Larger predators and groups lurked in every direction, so the leopard knew it needed to drag its kill up into the tree to eat in peace. Those two lion brothers got wind of the scene, though, and had other ideas. They chased the leopard into the tree and forced her to leave her hard-earned meal below, with them. Even a lion isn’t above scavenging, if given the opportunity, and the leopard could only watch in dismay as it hid in the branches, knowing full well that after the lions were done with their meal, the hyenas would get their turn, and there would be none left for her. She’d have to stay in solitude and watch it all unfold.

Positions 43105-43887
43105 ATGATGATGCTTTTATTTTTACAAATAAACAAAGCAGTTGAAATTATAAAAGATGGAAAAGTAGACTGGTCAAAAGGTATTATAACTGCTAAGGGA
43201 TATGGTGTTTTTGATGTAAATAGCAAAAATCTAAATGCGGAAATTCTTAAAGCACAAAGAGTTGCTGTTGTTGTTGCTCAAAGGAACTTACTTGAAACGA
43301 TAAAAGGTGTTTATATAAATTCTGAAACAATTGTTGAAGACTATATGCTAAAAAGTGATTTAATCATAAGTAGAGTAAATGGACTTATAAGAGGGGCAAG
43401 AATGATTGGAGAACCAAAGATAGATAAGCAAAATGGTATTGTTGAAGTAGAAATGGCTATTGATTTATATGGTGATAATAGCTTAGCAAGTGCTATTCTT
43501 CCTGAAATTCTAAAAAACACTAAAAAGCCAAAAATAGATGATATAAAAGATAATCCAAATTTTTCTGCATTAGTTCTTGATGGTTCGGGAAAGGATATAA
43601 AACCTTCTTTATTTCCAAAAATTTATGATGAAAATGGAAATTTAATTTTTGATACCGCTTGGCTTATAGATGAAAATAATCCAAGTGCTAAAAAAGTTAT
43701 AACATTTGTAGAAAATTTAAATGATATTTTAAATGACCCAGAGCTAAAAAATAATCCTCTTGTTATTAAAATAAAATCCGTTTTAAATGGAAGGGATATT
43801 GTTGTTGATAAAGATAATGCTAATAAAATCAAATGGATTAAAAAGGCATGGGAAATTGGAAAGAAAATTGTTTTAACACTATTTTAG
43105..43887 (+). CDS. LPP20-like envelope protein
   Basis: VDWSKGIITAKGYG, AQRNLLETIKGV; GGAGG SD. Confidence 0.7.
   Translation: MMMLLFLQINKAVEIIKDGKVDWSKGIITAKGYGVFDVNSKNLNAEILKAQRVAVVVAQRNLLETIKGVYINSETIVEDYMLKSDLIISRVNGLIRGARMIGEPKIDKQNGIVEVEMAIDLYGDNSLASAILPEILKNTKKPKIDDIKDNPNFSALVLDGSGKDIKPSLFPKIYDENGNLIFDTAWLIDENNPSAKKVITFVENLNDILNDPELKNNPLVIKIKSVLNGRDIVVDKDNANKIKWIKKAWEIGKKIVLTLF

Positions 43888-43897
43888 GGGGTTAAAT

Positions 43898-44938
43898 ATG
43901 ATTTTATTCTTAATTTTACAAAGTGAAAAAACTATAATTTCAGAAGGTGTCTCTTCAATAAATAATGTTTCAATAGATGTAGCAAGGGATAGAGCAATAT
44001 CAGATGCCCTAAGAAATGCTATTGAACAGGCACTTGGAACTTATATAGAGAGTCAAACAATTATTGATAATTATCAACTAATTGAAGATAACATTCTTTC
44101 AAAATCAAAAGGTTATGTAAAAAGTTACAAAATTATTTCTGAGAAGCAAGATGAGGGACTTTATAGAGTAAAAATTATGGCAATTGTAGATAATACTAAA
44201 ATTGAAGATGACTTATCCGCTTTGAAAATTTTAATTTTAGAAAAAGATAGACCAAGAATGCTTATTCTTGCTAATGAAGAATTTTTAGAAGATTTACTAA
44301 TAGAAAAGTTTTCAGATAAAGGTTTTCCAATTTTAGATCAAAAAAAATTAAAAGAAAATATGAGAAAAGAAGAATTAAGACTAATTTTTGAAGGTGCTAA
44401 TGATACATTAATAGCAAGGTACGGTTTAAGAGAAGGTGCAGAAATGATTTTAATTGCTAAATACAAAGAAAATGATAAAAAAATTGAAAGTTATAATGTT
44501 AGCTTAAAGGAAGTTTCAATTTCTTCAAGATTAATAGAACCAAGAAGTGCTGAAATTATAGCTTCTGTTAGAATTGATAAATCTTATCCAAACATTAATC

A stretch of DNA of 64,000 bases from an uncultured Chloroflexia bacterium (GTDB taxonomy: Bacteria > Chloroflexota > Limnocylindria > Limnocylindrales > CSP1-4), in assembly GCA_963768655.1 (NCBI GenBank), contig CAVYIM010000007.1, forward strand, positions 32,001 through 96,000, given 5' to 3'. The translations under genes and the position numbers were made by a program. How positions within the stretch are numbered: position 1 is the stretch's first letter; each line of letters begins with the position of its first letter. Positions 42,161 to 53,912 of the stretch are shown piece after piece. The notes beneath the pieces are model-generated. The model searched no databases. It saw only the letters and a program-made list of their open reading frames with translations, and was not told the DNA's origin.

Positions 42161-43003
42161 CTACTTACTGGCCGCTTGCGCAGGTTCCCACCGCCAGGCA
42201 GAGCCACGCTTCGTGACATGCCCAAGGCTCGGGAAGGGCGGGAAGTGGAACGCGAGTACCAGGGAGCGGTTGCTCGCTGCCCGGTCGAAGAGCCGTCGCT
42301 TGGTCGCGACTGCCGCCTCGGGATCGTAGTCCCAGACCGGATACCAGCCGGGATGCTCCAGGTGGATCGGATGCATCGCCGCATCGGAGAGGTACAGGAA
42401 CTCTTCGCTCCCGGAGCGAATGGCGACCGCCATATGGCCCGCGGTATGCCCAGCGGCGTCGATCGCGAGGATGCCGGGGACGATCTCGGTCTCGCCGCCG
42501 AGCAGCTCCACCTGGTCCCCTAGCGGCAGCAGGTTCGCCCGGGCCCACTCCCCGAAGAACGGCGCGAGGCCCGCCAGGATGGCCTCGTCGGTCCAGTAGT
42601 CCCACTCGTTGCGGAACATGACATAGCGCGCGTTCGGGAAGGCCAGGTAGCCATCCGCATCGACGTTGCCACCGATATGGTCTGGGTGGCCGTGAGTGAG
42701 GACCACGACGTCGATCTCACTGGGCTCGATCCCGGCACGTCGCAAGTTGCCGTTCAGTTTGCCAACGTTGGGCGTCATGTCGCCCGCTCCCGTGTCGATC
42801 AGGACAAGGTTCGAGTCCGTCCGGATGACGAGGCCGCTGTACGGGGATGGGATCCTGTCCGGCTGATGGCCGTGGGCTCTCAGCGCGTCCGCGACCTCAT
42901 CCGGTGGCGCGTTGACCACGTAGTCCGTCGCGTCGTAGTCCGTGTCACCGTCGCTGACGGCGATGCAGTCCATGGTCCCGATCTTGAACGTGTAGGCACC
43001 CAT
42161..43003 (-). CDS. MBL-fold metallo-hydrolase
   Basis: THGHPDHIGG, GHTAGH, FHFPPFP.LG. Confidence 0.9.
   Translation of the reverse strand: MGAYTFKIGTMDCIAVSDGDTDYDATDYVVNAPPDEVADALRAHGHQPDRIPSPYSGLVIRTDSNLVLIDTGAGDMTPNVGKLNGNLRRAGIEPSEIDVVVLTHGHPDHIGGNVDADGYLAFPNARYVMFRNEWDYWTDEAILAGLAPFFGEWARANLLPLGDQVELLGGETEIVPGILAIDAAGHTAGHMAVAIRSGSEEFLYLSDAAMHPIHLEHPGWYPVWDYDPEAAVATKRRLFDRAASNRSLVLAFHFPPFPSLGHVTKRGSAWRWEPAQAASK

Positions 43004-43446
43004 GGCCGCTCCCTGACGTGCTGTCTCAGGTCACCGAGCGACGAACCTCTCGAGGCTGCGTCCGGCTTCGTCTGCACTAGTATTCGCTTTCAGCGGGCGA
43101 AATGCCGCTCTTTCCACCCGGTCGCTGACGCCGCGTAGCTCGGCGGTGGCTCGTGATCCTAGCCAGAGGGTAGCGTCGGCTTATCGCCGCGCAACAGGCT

If I asked for the most memorable possible ending to this safari sojourn, I received it. That’s the whole ethos out here, after all. The scene — and that’s what it felt like, a stage scene crafted on my behalf — called to mind a tone-setting moment from the beginning of the trip at Selinda, when camp manager Jamie Woodward was detailing the daily schedule to come. “We’re going to get you up at 5:30 in the morning, but we’ll have tea or coffee waiting for you,” said Woodward, who manages the camp with his partner Ruby. “Or a gin and tonic. We don’t judge.”
Ask and you shall receive, remember? Nobody is saying you need to. Or even that you should. But it’s all on offer on safari, and it’s nice to know that you could.